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Antibiotic stewardship and early discharge from hospital: impact of a structured approach to antimicrobial management

Antibiotic stewardship and early discharge from hospital: impact of a structured approach to antimicrobial management
Antibiotic stewardship and early discharge from hospital: impact of a structured approach to antimicrobial management
Objectives
To assess the impact of an infection team review of patients receiving antibiotics in six hospitals across the UK and to establish the suitability of these patients for continued care in the community.

Methods
An evaluation audit tool was used to assess all patients on antibiotic treatment on acute wards on a given day. Clinical and antibiotic use data were collected by an infection team (doctor, nurse and antibiotic pharmacist). Assessments were made of the requirement for continuing antibiotic treatment, route and duration [including intravenous (iv)/oral switch] and of the suitability of the patients for discharge from hospital and their requirement for community support.

Results
Of 1356 patients reviewed, 429 (32%) were on systemic antibiotics, comprising 165 (38%) on iv ± oral antibiotics and 264 (62%) on oral antibiotics alone. Ninety-nine (23%) patients (including 26 on iv antibiotics) had their antibiotics stopped immediately on clinical grounds. The other 330 (77%) patients (including 139 on iv antibiotics) needed to continue antibiotics, although 47 (34%) could be switched to oral. Eighty-nine (21%) patients were considered eligible for discharge, comprising 10 who would have required outpatient parenteral antibiotic therapy (OPAT), 55 who were suitable for oral outpatient treatment and 24 who had their antibiotics stopped.

Conclusions
Infection team review had a significant impact on antimicrobial use, facilitating iv to oral switch and a reduction in the volume of antibiotic use, possibly reducing the risk of healthcare-associated complications and infections. It identified many patients who could potentially have been managed in the community with appropriate resources, saving 481 bed-days. The health economics are reported in a companion paper.
0305-7453
2289–2296
Dryden, Matthew
a6c300f9-5c26-4884-980b-c098b0688ab1
Saeed, Kordo
87cb67e5-71e8-4759-bf23-2ea00ebd8b39
Dryden, Matthew
a6c300f9-5c26-4884-980b-c098b0688ab1
Saeed, Kordo
87cb67e5-71e8-4759-bf23-2ea00ebd8b39

Dryden, Matthew and Saeed, Kordo (2012) Antibiotic stewardship and early discharge from hospital: impact of a structured approach to antimicrobial management. Journal of Antimicrobial Chemotherapy, 67 (9), 2289–2296. ().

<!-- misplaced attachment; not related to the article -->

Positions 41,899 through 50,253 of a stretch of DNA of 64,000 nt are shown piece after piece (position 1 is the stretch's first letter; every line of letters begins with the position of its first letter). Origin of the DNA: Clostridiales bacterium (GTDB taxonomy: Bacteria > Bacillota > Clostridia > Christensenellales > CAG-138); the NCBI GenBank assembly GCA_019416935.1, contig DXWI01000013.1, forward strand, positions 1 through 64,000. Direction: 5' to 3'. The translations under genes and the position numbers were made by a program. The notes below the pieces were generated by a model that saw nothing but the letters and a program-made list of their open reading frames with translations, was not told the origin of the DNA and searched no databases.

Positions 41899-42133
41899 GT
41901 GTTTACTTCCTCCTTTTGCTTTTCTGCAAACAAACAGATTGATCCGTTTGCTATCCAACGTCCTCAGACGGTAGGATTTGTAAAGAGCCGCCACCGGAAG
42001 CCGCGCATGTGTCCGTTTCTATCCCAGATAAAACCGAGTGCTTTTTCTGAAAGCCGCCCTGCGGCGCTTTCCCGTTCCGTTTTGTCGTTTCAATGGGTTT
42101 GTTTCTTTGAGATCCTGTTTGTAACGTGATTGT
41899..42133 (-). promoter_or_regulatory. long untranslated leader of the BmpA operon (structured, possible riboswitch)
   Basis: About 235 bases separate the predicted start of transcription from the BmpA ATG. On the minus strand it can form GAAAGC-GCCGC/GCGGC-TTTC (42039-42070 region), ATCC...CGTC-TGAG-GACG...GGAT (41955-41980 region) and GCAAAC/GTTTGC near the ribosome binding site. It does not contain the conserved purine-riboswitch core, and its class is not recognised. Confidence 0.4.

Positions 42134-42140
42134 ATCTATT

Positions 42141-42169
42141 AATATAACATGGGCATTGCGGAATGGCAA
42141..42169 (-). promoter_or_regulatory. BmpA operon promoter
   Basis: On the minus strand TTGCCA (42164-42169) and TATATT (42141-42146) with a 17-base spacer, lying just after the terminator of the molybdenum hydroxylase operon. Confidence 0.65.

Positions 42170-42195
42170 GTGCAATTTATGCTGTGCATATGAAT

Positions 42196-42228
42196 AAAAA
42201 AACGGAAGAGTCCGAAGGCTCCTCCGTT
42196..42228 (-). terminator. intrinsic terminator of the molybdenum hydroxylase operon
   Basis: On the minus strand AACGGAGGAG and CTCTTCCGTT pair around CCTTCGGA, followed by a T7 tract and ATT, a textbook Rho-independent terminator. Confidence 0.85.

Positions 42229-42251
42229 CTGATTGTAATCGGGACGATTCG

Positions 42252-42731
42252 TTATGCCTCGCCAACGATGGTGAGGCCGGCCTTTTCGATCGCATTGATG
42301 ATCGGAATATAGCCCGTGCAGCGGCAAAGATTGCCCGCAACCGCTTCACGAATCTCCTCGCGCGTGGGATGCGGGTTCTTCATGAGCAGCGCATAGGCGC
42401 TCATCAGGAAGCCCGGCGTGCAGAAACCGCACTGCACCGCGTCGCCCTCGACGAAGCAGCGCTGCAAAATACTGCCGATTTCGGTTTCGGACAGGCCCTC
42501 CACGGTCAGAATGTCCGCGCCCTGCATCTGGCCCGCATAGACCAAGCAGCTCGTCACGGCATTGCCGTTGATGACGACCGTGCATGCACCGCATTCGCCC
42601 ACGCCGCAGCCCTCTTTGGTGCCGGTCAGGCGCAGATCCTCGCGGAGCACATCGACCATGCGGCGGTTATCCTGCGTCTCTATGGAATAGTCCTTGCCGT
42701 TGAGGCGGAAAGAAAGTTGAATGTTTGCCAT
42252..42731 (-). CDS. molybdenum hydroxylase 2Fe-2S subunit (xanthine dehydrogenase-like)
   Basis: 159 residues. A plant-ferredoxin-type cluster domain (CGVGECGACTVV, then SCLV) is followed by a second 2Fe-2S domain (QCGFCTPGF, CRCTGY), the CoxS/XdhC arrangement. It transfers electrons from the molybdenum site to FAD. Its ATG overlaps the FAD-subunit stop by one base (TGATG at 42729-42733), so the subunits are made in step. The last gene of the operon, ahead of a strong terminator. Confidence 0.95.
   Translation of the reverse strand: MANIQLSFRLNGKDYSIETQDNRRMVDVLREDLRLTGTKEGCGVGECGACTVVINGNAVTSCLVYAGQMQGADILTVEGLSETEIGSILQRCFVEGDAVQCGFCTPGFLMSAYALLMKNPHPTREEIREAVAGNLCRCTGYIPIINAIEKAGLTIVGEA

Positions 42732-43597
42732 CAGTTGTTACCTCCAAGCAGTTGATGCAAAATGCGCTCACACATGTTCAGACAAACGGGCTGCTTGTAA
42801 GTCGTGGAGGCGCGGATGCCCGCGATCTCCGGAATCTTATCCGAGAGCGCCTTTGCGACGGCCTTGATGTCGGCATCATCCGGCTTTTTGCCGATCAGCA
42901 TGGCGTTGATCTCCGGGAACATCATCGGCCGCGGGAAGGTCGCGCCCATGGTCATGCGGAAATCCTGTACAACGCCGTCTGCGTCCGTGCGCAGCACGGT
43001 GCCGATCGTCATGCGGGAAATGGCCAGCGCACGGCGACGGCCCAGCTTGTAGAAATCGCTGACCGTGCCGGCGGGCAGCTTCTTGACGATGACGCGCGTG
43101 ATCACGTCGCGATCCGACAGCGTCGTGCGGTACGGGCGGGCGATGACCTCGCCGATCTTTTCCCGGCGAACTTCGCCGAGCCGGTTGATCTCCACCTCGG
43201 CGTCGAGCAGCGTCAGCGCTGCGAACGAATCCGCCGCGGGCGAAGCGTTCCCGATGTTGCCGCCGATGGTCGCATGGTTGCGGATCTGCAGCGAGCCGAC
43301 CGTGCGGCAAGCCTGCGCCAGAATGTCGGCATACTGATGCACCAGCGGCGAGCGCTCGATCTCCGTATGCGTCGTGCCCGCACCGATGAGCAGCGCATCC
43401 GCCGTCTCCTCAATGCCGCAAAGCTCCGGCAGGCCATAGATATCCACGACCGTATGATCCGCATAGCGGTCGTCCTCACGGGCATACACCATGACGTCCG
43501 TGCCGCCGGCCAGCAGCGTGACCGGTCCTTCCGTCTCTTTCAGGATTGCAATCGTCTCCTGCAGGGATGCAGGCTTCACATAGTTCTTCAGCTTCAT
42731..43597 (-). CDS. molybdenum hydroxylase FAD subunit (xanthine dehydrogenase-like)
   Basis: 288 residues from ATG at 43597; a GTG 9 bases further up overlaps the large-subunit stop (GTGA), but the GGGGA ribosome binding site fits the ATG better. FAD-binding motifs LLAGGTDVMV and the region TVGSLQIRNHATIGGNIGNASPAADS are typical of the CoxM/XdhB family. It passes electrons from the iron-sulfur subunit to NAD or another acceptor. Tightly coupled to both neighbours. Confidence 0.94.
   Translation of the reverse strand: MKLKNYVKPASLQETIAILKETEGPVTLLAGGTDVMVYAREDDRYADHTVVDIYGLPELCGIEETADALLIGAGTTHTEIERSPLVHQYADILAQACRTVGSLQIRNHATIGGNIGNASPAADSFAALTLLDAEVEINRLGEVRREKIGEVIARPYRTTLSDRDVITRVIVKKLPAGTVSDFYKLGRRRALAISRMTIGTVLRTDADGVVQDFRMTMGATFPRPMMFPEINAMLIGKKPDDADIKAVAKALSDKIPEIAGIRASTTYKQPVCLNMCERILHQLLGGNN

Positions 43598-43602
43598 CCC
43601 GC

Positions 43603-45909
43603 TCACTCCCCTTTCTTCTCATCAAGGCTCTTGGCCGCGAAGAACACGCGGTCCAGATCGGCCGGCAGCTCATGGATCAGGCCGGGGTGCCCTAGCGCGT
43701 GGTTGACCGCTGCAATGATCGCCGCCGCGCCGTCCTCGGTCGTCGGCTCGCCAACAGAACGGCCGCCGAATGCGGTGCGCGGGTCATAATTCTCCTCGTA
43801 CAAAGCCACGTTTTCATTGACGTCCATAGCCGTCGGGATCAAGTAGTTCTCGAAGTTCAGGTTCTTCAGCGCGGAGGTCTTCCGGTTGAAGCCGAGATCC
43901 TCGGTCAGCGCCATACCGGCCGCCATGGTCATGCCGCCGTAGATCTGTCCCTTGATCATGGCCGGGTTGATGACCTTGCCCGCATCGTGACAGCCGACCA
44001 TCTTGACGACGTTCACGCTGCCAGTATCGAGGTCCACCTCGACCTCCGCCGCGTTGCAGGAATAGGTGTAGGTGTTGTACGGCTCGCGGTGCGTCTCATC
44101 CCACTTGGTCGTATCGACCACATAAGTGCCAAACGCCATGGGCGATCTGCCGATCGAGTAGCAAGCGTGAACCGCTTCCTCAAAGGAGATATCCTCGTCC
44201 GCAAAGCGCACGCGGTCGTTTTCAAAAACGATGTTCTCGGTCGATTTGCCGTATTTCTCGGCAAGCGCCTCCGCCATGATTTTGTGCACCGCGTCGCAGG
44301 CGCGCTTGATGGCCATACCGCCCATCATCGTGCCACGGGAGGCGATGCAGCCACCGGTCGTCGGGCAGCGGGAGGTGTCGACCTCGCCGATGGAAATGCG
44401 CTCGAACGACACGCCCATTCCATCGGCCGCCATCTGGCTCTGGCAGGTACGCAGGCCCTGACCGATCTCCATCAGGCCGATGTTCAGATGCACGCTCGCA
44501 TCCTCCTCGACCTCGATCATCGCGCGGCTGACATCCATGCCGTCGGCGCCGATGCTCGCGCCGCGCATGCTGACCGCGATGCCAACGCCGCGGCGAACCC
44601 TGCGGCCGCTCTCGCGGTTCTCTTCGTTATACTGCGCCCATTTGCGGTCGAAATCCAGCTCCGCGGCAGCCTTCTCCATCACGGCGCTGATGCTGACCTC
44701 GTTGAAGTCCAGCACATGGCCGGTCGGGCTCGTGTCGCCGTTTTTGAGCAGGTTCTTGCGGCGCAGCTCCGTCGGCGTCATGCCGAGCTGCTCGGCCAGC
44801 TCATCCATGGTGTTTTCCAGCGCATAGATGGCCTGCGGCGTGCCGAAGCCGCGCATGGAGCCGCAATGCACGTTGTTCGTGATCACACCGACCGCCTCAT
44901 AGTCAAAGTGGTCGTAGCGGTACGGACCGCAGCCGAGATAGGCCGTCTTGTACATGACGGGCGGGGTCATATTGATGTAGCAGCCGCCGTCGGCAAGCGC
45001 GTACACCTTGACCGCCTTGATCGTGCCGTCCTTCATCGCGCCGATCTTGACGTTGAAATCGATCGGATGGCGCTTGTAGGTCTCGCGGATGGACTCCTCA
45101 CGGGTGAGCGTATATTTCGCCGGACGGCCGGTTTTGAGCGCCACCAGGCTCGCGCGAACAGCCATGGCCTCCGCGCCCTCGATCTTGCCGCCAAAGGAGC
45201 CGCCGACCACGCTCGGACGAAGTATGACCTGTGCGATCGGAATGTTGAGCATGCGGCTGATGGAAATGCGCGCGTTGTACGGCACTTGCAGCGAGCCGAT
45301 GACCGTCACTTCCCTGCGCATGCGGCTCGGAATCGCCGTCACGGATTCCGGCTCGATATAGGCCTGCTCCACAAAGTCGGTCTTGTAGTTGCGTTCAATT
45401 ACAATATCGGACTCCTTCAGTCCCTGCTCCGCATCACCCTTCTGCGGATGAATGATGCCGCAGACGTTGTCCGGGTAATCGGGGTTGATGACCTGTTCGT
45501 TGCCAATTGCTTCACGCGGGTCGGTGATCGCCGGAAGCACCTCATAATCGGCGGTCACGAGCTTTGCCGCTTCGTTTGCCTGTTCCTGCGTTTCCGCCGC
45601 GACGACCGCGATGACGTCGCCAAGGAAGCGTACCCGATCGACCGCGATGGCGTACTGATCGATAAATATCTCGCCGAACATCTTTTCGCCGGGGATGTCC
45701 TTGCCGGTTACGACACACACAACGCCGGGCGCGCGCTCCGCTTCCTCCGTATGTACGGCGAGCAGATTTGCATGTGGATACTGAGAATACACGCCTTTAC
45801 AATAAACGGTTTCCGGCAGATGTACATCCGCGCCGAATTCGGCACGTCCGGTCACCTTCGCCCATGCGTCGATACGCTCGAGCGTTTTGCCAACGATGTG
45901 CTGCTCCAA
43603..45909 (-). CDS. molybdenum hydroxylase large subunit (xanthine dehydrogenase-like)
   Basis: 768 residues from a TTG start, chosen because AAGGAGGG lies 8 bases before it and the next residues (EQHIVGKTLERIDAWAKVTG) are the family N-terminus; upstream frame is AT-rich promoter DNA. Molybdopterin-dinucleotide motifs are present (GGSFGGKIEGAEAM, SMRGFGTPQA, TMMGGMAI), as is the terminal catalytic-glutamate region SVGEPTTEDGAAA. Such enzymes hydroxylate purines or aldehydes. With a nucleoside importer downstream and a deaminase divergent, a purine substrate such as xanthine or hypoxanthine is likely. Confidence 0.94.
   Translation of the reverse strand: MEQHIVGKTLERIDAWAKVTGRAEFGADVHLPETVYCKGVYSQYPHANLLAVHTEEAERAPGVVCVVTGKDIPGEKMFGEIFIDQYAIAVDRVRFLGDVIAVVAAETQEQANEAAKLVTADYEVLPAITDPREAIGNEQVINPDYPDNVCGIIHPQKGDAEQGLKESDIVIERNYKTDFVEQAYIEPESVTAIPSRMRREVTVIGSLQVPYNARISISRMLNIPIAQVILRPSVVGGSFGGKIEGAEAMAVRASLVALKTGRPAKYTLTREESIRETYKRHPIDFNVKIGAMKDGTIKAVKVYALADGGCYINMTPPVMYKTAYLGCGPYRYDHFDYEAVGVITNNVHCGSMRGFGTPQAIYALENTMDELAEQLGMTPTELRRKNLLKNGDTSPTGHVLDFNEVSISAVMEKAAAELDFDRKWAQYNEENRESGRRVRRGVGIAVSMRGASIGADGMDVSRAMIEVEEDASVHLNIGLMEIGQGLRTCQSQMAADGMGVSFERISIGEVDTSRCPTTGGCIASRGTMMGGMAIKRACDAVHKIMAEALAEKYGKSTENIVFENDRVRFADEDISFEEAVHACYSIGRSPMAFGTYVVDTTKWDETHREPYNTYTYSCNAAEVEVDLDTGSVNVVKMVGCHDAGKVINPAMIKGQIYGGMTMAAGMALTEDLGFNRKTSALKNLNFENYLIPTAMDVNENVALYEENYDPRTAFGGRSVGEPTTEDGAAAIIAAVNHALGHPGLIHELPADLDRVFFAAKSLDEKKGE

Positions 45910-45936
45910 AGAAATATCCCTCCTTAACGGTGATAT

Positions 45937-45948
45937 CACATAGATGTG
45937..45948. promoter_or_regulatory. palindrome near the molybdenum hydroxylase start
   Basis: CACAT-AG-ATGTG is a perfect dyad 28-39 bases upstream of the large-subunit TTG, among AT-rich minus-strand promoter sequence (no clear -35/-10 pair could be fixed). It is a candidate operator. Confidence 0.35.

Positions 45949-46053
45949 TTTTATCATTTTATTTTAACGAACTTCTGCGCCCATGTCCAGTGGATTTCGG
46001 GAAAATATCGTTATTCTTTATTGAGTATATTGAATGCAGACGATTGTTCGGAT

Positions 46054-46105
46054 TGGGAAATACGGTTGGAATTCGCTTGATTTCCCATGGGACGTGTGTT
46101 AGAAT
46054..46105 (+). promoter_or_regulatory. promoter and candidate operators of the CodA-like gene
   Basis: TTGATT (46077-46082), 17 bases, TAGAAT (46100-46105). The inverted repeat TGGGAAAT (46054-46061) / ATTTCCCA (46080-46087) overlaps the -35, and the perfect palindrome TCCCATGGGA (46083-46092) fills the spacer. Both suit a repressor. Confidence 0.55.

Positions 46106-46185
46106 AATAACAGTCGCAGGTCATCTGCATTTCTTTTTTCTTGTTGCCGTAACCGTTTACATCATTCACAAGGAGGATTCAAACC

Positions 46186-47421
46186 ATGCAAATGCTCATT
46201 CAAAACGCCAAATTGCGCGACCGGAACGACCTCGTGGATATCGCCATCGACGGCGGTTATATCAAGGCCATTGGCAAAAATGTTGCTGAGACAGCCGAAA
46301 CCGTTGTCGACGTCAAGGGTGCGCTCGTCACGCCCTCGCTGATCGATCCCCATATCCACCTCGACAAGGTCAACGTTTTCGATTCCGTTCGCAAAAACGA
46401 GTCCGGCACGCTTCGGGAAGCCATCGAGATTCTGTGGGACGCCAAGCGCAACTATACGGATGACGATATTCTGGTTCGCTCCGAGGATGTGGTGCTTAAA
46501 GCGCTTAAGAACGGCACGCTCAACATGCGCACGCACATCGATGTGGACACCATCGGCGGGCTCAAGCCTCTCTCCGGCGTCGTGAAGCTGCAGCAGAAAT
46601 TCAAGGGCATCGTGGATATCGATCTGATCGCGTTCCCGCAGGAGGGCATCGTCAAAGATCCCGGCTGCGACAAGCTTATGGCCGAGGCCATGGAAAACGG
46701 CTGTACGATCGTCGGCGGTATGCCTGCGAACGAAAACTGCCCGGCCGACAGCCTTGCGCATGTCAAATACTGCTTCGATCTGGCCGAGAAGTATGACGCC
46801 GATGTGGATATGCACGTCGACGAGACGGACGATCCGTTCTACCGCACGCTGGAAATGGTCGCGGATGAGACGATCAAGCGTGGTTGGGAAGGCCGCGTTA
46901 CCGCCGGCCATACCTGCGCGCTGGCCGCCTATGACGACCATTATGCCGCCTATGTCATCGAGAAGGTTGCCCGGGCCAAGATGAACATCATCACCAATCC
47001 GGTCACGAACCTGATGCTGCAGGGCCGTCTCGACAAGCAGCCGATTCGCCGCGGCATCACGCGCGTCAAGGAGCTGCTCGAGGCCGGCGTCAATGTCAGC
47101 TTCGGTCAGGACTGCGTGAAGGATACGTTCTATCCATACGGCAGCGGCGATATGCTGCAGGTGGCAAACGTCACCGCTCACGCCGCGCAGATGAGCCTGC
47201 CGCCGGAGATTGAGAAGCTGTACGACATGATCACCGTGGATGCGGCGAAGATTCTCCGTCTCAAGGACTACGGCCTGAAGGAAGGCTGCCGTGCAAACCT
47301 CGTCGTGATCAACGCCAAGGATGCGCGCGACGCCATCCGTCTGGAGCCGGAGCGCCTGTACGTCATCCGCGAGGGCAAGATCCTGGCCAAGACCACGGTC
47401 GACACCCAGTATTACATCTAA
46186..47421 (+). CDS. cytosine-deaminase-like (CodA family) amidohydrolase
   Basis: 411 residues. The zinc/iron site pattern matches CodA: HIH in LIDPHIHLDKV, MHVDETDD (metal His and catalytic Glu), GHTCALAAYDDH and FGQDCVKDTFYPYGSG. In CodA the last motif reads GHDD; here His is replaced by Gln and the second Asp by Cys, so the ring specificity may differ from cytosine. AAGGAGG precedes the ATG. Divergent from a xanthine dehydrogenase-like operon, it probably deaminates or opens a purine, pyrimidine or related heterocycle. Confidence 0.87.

Record type: Article

Abstract

Objectives
To assess the impact of an infection team review of patients receiving antibiotics in six hospitals across the UK and to establish the suitability of these patients for continued care in the community.

Methods
An evaluation audit tool was used to assess all patients on antibiotic treatment on acute wards on a given day. Clinical and antibiotic use data were collected by an infection team (doctor, nurse and antibiotic pharmacist). Assessments were made of the requirement for continuing antibiotic treatment, route and duration [including intravenous (iv)/oral switch] and of the suitability of the patients for discharge from hospital and their requirement for community support.

Results
Of 1356 patients reviewed, 429 (32%) were on systemic antibiotics, comprising 165 (38%) on iv ± oral antibiotics and 264 (62%) on oral antibiotics alone. Ninety-nine (23%) patients (including 26 on iv antibiotics) had their antibiotics stopped immediately on clinical grounds. The other 330 (77%) patients (including 139 on iv antibiotics) needed to continue antibiotics, although 47 (34%) could be switched to oral. Eighty-nine (21%) patients were considered eligible for discharge, comprising 10 who would have required outpatient parenteral antibiotic therapy (OPAT), 55 who were suitable for oral outpatient treatment and 24 who had their antibiotics stopped.

Conclusions
Infection team review had a significant impact on antimicrobial use, facilitating iv to oral switch and a reduction in the volume of antibiotic use, possibly reducing the risk of healthcare-associated complications and infections. It identified many patients who could potentially have been managed in the community with appropriate resources, saving 481 bed-days. The health economics are reported in a companion paper.

Full text not available from this repository.

More information

Accepted/In Press date: 23 April 2012
e-pub ahead of print date: 23 May 2012
Published date: 1 September 2012

Identifiers

Local EPrints ID: 445034
URI: http://eprints.soton.ac.uk/id/eprint/445034
DOI:
ISSN: 0305-7453
PURE UUID: 8e160611-d484-40ce-a25d-ced5dfad3563
ORCID for Kordo Saeed:

Catalogue record

Date deposited: 18 Nov 2020 17:30
Last modified: 18 Nov 2020 17:30

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Contributors

Author: Matthew Dryden
Author: Kordo Saeed

University divisions

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